Ancestry and 23andMe Agree to Rules on Providing DNA to Third Parties
Family tree on, June 24, 2016.
RJ Sangosti—Denver Post via Getty Images

Ancestry, 23andMe, and other genetic testing companies have agreed that they will be upfront with customers when they share their DNA with companies, researchers, or authorities.

Under the new guidelines accepted by the companies, they have agreed to get “separate express consent” before providing genetic information to third parties. They also promise to provide “detailed transparency about how Genetic Data is collected, used, shared, and retained including a high-level summary of key privacy protections posted publicly and made easily accessible to consumers,” and “access, correction, and deletion rights,” amongst other things.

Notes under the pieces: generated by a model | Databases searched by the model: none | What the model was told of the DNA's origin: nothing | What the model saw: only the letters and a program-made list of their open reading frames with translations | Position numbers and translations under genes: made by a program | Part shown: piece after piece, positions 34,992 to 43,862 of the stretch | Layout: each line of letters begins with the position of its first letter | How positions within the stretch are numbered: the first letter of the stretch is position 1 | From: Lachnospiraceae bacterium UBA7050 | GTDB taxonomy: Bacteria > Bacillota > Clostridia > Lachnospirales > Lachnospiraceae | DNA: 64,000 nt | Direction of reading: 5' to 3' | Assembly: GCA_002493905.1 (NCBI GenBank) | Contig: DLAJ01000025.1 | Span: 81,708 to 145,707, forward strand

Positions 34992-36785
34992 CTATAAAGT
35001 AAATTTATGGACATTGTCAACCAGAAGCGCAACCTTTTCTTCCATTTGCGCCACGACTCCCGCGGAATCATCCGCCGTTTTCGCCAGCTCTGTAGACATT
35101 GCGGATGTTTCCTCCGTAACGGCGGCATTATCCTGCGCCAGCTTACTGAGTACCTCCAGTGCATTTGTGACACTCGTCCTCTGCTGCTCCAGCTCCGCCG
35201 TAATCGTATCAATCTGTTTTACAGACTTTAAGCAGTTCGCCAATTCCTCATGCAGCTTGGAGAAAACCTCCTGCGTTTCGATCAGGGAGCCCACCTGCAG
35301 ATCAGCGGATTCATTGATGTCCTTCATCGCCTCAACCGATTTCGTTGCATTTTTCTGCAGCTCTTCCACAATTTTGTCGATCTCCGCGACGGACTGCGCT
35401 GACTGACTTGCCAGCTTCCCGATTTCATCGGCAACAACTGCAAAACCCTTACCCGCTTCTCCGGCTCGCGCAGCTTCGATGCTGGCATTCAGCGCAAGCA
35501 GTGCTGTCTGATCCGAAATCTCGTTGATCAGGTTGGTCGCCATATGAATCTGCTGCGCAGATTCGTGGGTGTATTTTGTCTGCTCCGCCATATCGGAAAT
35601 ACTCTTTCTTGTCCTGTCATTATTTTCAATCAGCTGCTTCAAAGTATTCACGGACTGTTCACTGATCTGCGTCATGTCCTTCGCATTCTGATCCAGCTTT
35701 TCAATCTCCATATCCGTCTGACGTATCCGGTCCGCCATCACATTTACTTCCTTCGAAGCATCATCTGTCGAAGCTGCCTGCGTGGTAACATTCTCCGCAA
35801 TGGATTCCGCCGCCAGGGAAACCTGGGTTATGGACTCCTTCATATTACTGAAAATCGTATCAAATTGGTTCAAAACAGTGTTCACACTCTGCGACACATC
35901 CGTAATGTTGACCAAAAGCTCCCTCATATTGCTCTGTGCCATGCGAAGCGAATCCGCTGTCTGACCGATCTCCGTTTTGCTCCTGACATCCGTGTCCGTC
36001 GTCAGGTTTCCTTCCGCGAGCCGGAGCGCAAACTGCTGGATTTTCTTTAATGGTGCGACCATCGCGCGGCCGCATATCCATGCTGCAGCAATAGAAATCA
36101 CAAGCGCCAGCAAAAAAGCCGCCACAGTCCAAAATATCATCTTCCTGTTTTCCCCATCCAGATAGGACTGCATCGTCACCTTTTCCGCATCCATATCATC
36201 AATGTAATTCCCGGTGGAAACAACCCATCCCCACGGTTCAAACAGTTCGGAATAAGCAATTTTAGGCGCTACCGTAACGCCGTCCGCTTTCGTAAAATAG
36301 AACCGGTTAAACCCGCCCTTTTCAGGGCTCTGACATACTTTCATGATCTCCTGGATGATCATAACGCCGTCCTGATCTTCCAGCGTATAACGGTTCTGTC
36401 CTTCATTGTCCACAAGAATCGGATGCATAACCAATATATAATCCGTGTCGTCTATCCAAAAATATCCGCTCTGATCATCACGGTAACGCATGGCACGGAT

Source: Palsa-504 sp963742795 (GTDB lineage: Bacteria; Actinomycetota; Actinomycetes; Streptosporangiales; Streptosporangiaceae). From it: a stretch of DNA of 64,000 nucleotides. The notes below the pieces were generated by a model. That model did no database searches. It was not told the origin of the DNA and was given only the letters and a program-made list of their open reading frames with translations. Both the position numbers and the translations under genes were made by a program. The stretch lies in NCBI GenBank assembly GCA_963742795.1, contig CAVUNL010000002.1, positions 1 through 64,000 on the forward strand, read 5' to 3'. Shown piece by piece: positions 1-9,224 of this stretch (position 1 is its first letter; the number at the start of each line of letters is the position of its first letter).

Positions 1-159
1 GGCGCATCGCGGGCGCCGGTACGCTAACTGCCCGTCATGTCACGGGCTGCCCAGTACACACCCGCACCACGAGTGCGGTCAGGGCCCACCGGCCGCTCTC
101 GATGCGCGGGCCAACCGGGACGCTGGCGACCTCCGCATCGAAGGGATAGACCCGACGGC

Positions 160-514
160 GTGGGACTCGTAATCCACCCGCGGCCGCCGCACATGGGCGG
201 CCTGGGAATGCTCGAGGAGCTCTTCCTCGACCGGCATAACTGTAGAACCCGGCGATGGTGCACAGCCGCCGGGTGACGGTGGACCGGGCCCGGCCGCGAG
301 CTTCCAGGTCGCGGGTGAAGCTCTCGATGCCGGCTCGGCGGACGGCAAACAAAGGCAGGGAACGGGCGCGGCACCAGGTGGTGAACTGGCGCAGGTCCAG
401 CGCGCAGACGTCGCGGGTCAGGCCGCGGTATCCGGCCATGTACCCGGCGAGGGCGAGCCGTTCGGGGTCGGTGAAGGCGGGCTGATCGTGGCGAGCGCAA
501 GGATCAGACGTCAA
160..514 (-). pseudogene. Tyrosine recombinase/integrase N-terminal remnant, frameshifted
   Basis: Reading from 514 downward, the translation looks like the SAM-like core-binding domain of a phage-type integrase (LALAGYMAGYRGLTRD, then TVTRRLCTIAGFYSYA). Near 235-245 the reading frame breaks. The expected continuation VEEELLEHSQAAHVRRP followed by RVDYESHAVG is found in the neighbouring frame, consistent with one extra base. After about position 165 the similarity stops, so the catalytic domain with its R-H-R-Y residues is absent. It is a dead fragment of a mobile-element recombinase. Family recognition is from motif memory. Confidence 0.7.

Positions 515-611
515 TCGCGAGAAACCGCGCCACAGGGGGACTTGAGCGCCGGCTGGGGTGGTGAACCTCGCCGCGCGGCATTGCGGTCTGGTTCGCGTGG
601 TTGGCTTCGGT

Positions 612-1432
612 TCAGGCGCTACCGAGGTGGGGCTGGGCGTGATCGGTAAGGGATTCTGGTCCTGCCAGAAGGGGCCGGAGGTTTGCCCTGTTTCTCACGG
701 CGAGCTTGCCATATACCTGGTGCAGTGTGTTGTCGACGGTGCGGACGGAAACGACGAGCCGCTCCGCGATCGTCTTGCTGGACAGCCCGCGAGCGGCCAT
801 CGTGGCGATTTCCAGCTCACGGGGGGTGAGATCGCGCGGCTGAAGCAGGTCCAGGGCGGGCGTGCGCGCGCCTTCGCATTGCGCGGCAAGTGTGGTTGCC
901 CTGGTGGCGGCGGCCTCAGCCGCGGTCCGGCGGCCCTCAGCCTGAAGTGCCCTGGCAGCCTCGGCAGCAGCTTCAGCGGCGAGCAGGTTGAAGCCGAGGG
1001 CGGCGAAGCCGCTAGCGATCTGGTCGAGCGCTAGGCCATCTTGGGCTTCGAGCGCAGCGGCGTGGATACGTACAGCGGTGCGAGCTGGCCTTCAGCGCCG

Privacy issues, as well as who owns the data collected from genetic testing services, has become a larger issue in recent years.

In 2017, the Federal Trade Commission issued a statement on the services, advising consumers to be cautious with the note, “Although most tests require just a swab of the cheek, that tiny sample can disclose the biological building blocks of what makes you you.”

The FTC warned that others might profit off of the data you provide to the testing companies.

Subscribe to Well Adjusted, our newsletter full of simple strategies to work smarter and live better, from the Fortune Well team. Sign up today.

Read More

COVID VaccinesReturn to WorkMental Health